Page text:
Don’t get me wrong here; I’m not saying that your job as a games developer is a walk in the park in comparison. I can’t even begin to imagine the hard work you put into creating a game, especially with such a small team; it’s a remarkable feat, it truly is. I appreciate you’re a “small start-up company having a go”. As you now know, so are we, and a lot of games we review are from small indie developers too – a number of them have been passion projects that a single person has worked on in their spare time for several years. I’m sure they couldn’t afford to “give their work away for free” either, but fortunately they appreciated that we weren’t attempting to steal the fruit of their labour; believe it or not, we actually like helping smaller, independent developers by getting the word out there.

Some people may wonder why we bother, and it’s something I ask myself at times. We put so much effort in, trying to reach out to developers and PR in a polite and friendly manner in order to cover their games, and many are truly helpful and fantastic, but a select few truly dishearten our endeavours by not even bothering to reply with a simple no. However, never before have we been made to feel like complete and utter bastards for ever having the audacity to dare request a review code.

If you think even for one minute that we’re trying to undermine your hard work and freeload by asking for a “free game”, you are sorely misguided. We’ve never once asked anybody for a free game in the 17 months that we’ve been doing this, and never will do; no game we’ve ever been sent, whether we’ve requested it or otherwise, has been “free”. For every code or copy of game we’ve received, we’ve been indebted to the developer, publisher or PR rep (or all three) to diligently spend time with that game and give it a just and fair analysis. We may not be the biggest gaming outlet on the planet, but that doesn’t mean we take our duty to you, the developers, and to the general public any less serious.

The fact of the matter is, we do what we do because we love games, and we want to give something back to the industry. I’m proud that we try to cover all titles that come our way, many of which remain without a Metascore on Metacritic such as Lastfight and Gear Gauntlet because hardly anyone else reviews them. I’m also proud that we review AAA releases such as Uncharted 4 (which our writer bought with their own money, might I add) and Doom 4, giving them scores that I feel are just and true.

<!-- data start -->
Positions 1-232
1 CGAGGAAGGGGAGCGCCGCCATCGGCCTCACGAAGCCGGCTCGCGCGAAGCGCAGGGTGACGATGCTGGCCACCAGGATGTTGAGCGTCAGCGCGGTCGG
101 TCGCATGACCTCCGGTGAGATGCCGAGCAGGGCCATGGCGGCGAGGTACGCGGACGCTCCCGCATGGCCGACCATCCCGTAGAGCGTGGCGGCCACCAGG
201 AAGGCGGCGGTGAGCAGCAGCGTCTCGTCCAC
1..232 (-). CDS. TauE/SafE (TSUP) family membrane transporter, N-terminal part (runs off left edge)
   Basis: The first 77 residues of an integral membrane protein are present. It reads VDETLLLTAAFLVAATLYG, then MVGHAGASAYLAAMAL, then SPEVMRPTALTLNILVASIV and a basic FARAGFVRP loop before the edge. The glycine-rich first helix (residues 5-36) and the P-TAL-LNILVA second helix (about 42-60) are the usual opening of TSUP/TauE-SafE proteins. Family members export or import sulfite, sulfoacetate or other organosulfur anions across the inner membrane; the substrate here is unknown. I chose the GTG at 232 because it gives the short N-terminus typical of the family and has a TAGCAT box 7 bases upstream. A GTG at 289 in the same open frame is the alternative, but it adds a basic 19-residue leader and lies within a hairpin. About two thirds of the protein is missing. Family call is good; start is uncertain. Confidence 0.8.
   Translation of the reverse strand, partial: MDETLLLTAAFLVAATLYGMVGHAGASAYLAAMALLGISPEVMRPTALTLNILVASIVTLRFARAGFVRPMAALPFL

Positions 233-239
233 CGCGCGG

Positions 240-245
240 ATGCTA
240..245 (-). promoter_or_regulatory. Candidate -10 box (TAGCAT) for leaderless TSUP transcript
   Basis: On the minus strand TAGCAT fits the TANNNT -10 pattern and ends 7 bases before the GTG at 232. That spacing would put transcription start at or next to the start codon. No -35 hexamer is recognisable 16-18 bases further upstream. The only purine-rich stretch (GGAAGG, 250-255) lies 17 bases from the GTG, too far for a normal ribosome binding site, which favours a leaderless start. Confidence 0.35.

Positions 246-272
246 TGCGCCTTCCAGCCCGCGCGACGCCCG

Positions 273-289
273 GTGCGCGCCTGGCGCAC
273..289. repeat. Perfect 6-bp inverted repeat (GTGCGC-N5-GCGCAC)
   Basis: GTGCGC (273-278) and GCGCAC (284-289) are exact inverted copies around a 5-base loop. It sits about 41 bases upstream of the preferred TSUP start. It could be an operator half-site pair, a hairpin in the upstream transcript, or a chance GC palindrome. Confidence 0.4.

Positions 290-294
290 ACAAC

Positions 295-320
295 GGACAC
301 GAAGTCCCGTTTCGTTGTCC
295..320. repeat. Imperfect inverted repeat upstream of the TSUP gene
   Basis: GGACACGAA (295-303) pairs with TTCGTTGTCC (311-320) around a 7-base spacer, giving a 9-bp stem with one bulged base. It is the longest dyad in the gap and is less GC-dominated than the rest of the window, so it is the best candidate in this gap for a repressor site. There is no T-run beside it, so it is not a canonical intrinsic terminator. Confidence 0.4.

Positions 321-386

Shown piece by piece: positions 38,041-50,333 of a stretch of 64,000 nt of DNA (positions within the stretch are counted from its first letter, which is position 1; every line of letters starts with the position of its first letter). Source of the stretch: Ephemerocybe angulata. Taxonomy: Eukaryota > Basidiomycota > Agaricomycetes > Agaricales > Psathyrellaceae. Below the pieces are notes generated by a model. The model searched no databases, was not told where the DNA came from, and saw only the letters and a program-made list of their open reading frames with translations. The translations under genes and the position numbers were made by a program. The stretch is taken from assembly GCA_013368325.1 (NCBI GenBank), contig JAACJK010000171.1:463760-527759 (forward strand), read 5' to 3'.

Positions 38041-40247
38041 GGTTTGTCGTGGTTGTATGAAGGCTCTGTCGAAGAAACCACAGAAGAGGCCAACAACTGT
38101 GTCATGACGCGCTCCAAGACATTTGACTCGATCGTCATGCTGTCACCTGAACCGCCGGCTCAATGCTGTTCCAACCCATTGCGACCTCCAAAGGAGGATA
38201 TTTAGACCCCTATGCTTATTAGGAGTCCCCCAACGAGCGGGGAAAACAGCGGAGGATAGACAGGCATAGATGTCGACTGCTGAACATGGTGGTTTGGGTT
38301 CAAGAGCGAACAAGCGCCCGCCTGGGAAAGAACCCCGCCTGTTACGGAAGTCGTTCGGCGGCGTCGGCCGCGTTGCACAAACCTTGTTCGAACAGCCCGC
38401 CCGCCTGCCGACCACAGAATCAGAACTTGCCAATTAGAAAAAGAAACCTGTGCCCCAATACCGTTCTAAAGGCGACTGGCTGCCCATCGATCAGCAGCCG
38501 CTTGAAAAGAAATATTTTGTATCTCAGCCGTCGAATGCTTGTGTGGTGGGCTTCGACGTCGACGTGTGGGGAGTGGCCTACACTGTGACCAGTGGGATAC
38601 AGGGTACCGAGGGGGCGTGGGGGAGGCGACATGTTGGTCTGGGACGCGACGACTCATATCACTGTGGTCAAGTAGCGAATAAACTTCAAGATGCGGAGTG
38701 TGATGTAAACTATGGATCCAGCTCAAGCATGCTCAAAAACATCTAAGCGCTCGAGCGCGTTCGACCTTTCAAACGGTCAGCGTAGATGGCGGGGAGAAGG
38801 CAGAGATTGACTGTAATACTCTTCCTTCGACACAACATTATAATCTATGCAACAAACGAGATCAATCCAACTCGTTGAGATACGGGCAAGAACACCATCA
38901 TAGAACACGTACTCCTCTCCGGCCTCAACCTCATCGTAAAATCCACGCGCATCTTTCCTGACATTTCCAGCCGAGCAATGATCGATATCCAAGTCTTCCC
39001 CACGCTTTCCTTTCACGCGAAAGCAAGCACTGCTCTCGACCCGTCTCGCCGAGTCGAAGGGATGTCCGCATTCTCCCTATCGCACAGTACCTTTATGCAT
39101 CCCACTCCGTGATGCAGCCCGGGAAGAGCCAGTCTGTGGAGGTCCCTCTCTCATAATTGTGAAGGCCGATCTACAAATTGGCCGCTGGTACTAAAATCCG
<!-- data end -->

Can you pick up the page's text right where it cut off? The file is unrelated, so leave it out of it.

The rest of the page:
We may not ever make enough money to pack in our jobs with GameSpew.com, but to be honest, I’m not sure that I care. Sure, it’s sometimes a pain to have nearly zero free time to pursue undertakings that are non-website related, or to drag yourself from a game you’re absorbed in to play something for review, but GameSpew is our creation, our little mark on the games industry, and it’s here to stay. Whether or not you want to be a part of our journey, supporting our endeavours and gaining some healthy coverage in the process is up to you, but I’d rather you not assume that our time is free and that we have enough money to buy every game that we wish to cover. Just a simple and polite “No” is all we need if you don’t have review copies available or don’t feel we are a suitable outlet. We ask for review copies because we want to help games get recognised, to potentially share our feelings and thoughts with the 80,000 people that graciously visit our site every month, not because we just want a free game. And think about it, even if just 1% of those visitors saw our coverage and bought your game that’d be 800 sales. Not a bad return on just one code, don’t you think?

Editor in Chief // An avid gamer since discovering the wonders of the Acorn Electron in the '80s, Rich has nearly played more games than he's had hot dinners. Not one to put all his eggs in one basket, Rich is happy to play games of all genres, but he particularly enjoys racing games and anything that's full of non-stop action, especially if it includes a good dose of humour, horror or crudeness!